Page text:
Lingering summer days inspire Sheila McGrory-Klyza to host an informal dinner outdoors featuring Kale Caesar Salad.
By Sheila McGrory-Klyza
The finest summer meal, for me, celebrates our garden, which is at its peak right about now. Since it’s on the small side, I usually need to supplement with the produce of other local growers and producers, so the meal becomes a local foods fête in the best sense of the word. When the weather cooperates, I like to eat under our pergola, which feels like an airy room framed on one side by the garden, and on the other by a row of raspberry bushes, with grape vines, wisteria, and weeping larch entwining overhead. If asked to visualize a happy place, I would put dinner under our pergola at the top of my list.
We’ve had a string of hot, steamy days here in Vermont and sunlight still lingers close to 9 pm, so we hardly notice that the days are getting shorter. Winter seems a long way away. We invite some friends over for a casual dinner al fresco. For an aperitif, we serve one of Chris’s favorite hot weather beverages from Marseille—Pastis (one can’t go all local all the time).
He performs his little magic trick by pouring water into the glass, transforming the amber liquid into a milky, pale green.
For those of us who aren’t fans of the anise taste of Pastis, wine, beer, and iced hibiscus tea are other options. With our drinks, we nibble on fat, green olives and a Vermont Tomme, whose center oozes out within seconds of cutting into the rind, like summer fondue.
I love a good burger on the grill this time of year, especially when it’s made from all local ingredients: grass-fed beef topped with smoked cheddar and a thick slice of an organic tomato right from the garden, all stacked on a bakery bun. A burger doesn’t get any better than this.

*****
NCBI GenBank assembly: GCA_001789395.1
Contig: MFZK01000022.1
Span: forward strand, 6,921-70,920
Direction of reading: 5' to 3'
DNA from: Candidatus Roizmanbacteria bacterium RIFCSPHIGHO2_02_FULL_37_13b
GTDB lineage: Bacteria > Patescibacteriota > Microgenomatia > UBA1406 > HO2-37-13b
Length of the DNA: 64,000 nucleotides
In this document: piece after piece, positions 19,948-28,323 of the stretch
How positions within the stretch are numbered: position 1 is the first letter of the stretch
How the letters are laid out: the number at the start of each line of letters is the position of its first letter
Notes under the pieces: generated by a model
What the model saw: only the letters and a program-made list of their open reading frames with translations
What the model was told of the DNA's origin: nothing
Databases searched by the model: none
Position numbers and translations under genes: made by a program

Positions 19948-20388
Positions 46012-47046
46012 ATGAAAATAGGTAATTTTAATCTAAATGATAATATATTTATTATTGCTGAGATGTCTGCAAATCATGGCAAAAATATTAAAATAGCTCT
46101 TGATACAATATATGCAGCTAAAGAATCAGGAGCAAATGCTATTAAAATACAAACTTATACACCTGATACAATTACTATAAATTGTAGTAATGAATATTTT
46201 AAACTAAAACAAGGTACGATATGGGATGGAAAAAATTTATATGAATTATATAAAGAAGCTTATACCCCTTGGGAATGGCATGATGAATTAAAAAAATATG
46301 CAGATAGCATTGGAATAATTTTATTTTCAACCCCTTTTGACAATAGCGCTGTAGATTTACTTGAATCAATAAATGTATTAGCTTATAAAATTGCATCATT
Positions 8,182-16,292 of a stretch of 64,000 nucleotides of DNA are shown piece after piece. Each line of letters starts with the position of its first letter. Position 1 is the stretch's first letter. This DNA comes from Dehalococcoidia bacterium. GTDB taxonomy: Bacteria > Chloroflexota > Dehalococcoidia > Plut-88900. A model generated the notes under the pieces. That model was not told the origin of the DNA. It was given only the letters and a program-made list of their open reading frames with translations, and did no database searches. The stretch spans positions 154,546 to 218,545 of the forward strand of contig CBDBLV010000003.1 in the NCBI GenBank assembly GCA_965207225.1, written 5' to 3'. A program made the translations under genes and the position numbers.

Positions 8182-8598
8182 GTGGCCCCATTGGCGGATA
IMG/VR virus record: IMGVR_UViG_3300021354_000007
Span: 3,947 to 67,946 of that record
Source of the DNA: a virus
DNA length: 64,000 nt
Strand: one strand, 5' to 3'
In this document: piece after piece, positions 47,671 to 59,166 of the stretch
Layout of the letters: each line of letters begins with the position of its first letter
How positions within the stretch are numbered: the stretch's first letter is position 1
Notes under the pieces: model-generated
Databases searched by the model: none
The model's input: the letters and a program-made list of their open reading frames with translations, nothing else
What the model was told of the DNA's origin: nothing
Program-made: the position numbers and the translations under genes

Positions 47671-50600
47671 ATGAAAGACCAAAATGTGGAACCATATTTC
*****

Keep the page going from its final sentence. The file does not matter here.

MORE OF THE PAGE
It’s the antithesis of the fast food fake-burger our country has exported to the world.
We serve this mother of all burgers with my new favorite summer salad—the Kale Caesar, ubiquitous now on restaurant menus. I was a latecomer to kale, but I’m now one of its devoted following, thanks to its hearty flavor, nutritional value, and versatility. For the salad, I use two kinds of kale that have been happily growing amidst the weeds in my garden, Lacinato and a beautiful greenish purple one that I don’t know the name of.
I make the salad just like I would make a regular romaine Caesar, with a generous squeeze of lemon, quality croutons, shaved Parmesan, and a light (eggless), garlicky dressing. I toss all these ingredients together with ribbons of kale and it is outstanding, handily nudging regular Caesar Salad out of position in my kitchen.
For dessert, we have homemade lavender ice cream with fresh raspberries, made with lavender from my herb garden. The ice cream starts to melt in the heat as soon as I scoop it out. We all savor it quickly before it melts away, not unlike these long, warm summer evenings themselves.Print
Kale Caesar Salad
- Author: Sheila McGrory-Klyza
- Yield: 4-6 1x
You can make this salad with your favorite bottled Caesar dressing, but this eggless dressing is quick and easy to whip up. Quality Parmesan and croutons make all the difference.
- 8 large kale leaves, washed and dried
- juice from 1 lemon
- 1 large garlic clove
- 4 anchovy fillets, packed in oil (optional)
- 1 teaspoon Worcestershire sauce
- 1 teaspoon white wine vinegar
- 1 tablespoon Dijon mustard
- 1/3 cup extra virgin olive oil
- ¼ teaspoon freshly ground black pepper
- 2 cups quality croutons
- 1½ ounce piece of Parmesan, shaved into thin pieces
- Remove the ribs from the kale leaves and cut the leaves into 1-inch wide ribbons (discarding ribs).
- In a large bowl, toss the ribbons with half the lemon juice and let sit for 30 minutes.
- In a blender, combine the rest of the lemon juice, the garlic, anchovies, Worcestershire sauce, vinegar, mustard, olive oil, and pepper and mix until well blended.
- Pour the dressing over the kale and toss so the ribbons are well coated.
- Just before serving, add the croutons and Parmesan shavings and gently toss with your hands.
- Category: lunch, light dinner, side
- Cuisine: Italian
Sheila McGrory-Klyza is a writer who is interested in the intersection of food, culture, and conservation. She is mainly a self-taught cook, but has taken a class here and there. She lives in a small Vermont village and is inspired by the bounty of food producers and growers surrounding her. An avid Francophile, she has also lived in France at a few different times, most recently in Paris in 2010. She writes about her food adventures in Vermont and France, and other culinary travel, on her blog The Vermont Epicure.